This morning I sat working on waking up and watched my stomach move spontaneously. Sometimes it feels like I’ve swallowed a hamster, but this morning the baby was making her presence known in a more pronounced way. “Her” is intentional. We spent last Monday morning in a darkened room looking at images produced by soundwaves bouncing off our child. She is healthy, developing well, and looks kind of freaky. Matt and I were both grateful to see that none of the deformities that could have been caused by the rat poison I was taking were detectable. Thank you for your prayers.
Today is a beautiful spring day. In about twenty minutes I have to go sit in an office for the rest of the afternoon, but for now, I am enjoying the springness of the day. I just saw a small, round animal run into the wooded area behind our apartment...maybe a groundhog? One evening Matt and I saw two foxes testing the boundaries of our complex. Even though we are living in the biggest city either of us has ever lived in, it is still very much Arkansas.
As the days start getting longer and the weather warmer, our lives are starting to feel more settled and more hopeful. Thank you to all of you for your prayers and support which has helped us get through some difficult months.
Saturday, February 26, 2005
Well it is a sunny Saturday morning and as reticent as I am to admit it, we have much to be thankful for. Why am I so begrudging toward this fact? I can only say that all the upheaval of the past few months has left me at times, not a little frustrated and sullen (as my friends here in Little Rock can attest). As I read over the posts from our time in
I am thankful this morning for a place to sleep and wake and make hot chocolate and music; a place to make our own and make ready for our new family member.
I am thankful for the sound of a little peanut-sized heart beating faster than a techno drum-beat calling out to us from inside Melody; for every little “wump” sound that the Doctor told us was the baby kicking at the mini-doppler probe (apparently some kids don’t like the way ultra-sonic waves feel passing through their little sensory deprivation chambers).
I am thankful for the physicians, the medicines and the science that are able to help solve the enigmas of our bodies when they start to work against themselves.
I am thankful for Family and friends (who act like family) who feel it with us so that it doesn’t feel so hard as it might; for the love of our Father aimed at us from so many angles and so many hearts; for the patience of those around us when we’re less than patient.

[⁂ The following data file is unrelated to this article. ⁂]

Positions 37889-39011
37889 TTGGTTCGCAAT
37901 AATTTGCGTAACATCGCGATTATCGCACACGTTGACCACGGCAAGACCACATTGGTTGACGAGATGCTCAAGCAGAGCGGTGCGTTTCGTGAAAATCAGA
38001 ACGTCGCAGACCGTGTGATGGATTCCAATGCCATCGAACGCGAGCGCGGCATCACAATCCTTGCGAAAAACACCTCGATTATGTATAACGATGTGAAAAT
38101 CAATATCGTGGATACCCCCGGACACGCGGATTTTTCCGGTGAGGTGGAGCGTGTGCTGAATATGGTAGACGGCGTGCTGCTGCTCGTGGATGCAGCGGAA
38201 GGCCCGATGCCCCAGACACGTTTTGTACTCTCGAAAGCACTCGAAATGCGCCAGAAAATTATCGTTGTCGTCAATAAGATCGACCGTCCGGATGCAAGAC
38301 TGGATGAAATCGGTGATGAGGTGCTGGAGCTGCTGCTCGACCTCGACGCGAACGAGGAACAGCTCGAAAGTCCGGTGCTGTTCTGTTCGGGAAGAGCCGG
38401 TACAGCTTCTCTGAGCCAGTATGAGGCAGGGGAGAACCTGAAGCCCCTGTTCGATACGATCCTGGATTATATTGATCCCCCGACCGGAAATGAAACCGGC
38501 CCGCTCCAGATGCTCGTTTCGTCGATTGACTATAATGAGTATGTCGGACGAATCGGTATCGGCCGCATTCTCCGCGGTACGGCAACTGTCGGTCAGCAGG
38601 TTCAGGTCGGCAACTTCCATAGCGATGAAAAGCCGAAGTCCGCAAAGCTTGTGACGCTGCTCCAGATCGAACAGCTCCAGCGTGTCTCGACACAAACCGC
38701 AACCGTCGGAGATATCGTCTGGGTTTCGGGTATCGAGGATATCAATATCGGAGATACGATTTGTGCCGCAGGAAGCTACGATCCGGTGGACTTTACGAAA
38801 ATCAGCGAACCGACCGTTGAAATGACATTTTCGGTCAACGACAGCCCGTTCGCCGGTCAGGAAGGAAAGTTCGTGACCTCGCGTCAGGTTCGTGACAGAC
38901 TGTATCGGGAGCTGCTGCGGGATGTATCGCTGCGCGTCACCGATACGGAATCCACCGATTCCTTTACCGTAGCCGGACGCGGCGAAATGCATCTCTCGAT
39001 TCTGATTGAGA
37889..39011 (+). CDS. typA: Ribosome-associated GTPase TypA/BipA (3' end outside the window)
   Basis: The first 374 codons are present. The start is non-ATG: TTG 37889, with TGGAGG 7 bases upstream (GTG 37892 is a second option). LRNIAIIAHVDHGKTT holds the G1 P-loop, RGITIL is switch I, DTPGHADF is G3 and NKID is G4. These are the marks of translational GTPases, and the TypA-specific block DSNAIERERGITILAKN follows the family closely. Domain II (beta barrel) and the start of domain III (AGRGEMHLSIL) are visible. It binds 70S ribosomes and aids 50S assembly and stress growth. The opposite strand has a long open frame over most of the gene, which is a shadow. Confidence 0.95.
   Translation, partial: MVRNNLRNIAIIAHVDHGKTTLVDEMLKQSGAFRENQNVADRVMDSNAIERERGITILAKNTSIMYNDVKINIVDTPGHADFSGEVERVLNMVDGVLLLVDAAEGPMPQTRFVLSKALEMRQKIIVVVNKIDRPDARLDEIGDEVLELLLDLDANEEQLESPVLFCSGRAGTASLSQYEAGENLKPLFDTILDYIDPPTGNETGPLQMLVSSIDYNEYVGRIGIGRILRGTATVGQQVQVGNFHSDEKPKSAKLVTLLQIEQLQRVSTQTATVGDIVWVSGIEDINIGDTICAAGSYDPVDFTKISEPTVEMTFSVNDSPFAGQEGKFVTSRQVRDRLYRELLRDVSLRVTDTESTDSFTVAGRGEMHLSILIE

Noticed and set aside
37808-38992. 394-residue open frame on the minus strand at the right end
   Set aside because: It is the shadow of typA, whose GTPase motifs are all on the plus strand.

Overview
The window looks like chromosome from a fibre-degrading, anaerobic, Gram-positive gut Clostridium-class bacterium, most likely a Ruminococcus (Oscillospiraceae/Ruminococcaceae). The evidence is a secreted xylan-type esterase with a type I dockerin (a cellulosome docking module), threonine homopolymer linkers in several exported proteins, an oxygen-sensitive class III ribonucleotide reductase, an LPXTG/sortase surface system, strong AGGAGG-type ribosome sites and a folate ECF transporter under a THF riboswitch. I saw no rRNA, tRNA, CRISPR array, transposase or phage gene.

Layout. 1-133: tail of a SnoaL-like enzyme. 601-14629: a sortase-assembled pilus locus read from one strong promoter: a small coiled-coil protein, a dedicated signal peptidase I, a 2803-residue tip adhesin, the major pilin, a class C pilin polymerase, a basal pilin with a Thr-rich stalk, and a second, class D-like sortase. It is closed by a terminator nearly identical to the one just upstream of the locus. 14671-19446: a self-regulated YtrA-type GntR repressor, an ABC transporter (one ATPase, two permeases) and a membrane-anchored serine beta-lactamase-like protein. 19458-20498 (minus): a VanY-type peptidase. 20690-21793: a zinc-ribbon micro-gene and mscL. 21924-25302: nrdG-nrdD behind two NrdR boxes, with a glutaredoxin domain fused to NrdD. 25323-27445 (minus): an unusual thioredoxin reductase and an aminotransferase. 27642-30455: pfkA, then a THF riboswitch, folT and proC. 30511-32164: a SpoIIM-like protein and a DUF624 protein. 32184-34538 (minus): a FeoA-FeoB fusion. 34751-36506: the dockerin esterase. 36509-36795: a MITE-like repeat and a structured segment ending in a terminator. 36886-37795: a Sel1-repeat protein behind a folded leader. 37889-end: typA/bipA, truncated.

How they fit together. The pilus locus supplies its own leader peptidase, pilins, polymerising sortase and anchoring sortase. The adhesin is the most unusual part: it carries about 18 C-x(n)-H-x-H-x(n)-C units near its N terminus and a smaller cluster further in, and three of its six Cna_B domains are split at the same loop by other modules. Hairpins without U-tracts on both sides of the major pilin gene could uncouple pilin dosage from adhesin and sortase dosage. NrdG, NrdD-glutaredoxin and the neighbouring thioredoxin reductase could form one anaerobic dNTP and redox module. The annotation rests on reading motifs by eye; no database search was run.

I am thankful for the help we get when it seems like it’s not coming.
I am thankful for life and the wife that rests in the next room; for Saturday mornings with time to spare.
What are you thankful for?
Tuesday, January 18, 2005
Friday, January 07, 2005
“That depends on how they bill it.”
“How should they bill it?”
“I can’t tell you that.”
“I’m sorry, I can’t give you that information.”
“You don’t know or you can’t say?”
“I can’t give you that information on how to bill it so that it would be covered. I can say that if it is pertaining to pregnancy then it would not be covered.”
“Like if it was ordered an OB/GYN or a high risk pregnancy specialist.”
“Right. That would not be covered.”
“(long sigh) Insurance is a frustrating game, Felicity.”
“Yes it is. But it’s something we all need.”
“The way the rules are now, yes.”
The division and subdivision of humanity into specialties and areas “covered” and “not covered” has a fractious effect on the individual. As a person who happens to think that God created us as unified wholes I deeply resent the way my wife is being carved up. It’s not the knife of the surgeon I fear as much as the categories of the medical professionals who work for those companies who are in the position to render the inflated costs of the best medical care in the world somewhat more plausible to people like us.
Melody had to stop taking birth control because it was a contributing factor to her blood clot. Shortly after, we found out she was pregnant. A condition complicated and made much more risky (for her and our child) by her blood issues. The unity with which we were created can be seen in the way that anger triggers high blood pressure, and in the way that prayer and petting a bunny can lower it. How much greater is the interplay between the complete overhaul the female body receives in pregnancy and something as blatantly physical as a blood clot? Changes in one trigger changes in the way the other is treated. Yet for reasons I do not yet understand (financial I am prone to suppose), the very companies we so trustingly finance pay medical staff that divide these bodies into “covered” and “not covered.”
I know. It was in the fine print. It’s not the legality of it that I question. It’s the unnatural division of what to me are so clearly, inextricably interacting with each other. I don’t even like to phrase it that way. The baby (independent personhood aside), the clot, the genes, they are all part of the unity that is Melody’s body. To say that they will not help us pay for treatment because it is related to Melody’s pregnancy doesn’t make sense to me. How can anything in her life, mind, body, NOT relate to her pregnancy? A child growing inside a woman foreshadows the changes it will require beginning now and from now on by taking her body and turning it upside down, inside out and leaves us all reeling, kicking its tiny, yarn-sized legs in the dark.